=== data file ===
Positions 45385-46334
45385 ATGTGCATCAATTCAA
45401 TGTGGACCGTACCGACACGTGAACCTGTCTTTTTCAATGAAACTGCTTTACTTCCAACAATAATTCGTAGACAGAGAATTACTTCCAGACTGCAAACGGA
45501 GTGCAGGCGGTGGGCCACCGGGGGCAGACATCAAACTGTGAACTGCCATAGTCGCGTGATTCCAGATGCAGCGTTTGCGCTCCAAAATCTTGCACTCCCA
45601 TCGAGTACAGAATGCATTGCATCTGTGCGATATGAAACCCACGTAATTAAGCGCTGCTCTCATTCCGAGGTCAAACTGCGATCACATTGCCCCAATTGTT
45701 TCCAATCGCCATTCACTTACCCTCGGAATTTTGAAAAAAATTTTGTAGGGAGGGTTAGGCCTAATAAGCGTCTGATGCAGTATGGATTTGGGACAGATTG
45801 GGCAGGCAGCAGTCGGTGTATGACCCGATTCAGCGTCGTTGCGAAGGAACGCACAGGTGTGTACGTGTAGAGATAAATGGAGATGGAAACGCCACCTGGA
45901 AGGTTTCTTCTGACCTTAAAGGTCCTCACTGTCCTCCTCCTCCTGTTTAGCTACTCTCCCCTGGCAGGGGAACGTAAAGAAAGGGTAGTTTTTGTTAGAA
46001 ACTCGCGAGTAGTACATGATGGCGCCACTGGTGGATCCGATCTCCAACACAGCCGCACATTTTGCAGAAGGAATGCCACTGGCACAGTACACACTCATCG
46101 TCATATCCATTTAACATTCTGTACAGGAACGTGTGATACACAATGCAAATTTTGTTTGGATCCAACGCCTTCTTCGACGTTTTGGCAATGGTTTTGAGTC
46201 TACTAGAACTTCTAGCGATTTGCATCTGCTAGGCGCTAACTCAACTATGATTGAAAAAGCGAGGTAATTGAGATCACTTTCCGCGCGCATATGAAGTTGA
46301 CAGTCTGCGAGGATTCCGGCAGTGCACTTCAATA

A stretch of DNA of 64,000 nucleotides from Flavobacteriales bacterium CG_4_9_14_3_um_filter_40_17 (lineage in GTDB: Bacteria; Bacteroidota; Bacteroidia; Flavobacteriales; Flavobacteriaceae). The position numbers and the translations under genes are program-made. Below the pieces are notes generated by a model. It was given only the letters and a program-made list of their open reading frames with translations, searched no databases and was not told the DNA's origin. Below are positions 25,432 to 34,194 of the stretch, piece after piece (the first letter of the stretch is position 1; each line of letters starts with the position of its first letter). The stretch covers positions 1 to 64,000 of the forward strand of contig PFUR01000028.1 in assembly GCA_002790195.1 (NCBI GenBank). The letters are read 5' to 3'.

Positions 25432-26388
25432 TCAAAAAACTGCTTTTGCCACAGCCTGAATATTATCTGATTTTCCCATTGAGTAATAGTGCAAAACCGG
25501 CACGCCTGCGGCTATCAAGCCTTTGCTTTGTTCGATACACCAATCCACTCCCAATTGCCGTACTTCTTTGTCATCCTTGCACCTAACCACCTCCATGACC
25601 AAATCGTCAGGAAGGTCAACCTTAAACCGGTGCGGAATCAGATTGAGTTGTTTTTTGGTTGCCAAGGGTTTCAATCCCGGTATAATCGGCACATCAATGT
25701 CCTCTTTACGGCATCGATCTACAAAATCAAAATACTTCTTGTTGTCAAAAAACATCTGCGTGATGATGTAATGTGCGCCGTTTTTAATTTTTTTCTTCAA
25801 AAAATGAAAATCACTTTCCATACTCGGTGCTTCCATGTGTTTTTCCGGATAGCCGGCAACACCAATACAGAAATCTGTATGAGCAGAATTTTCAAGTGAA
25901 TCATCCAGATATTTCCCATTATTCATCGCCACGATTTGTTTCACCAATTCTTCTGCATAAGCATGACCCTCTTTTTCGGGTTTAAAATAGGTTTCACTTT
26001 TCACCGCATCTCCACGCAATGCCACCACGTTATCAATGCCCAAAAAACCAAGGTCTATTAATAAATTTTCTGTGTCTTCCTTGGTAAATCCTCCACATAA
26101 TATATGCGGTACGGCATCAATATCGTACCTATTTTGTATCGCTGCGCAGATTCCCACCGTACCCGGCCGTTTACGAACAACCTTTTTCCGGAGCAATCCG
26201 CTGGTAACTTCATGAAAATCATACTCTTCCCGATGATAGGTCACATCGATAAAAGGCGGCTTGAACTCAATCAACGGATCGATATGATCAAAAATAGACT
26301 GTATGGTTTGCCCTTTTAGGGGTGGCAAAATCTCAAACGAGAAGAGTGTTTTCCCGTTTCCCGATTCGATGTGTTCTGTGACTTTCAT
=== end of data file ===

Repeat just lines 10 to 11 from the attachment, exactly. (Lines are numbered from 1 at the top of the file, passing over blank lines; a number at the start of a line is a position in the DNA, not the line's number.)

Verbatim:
46101 TCATATCCATTTAACATTCTGTACAGGAACGTGTGATACACAATGCAAATTTTGTTTGGATCCAACGCCTTCTTCGACGTTTTGGCAATGGTTTTGAGTC
46201 TACTAGAACTTCTAGCGATTTGCATCTGCTAGGCGCTAACTCAACTATGATTGAAAAAGCGAGGTAATTGAGATCACTTTCCGCGCGCATATGAAGTTGA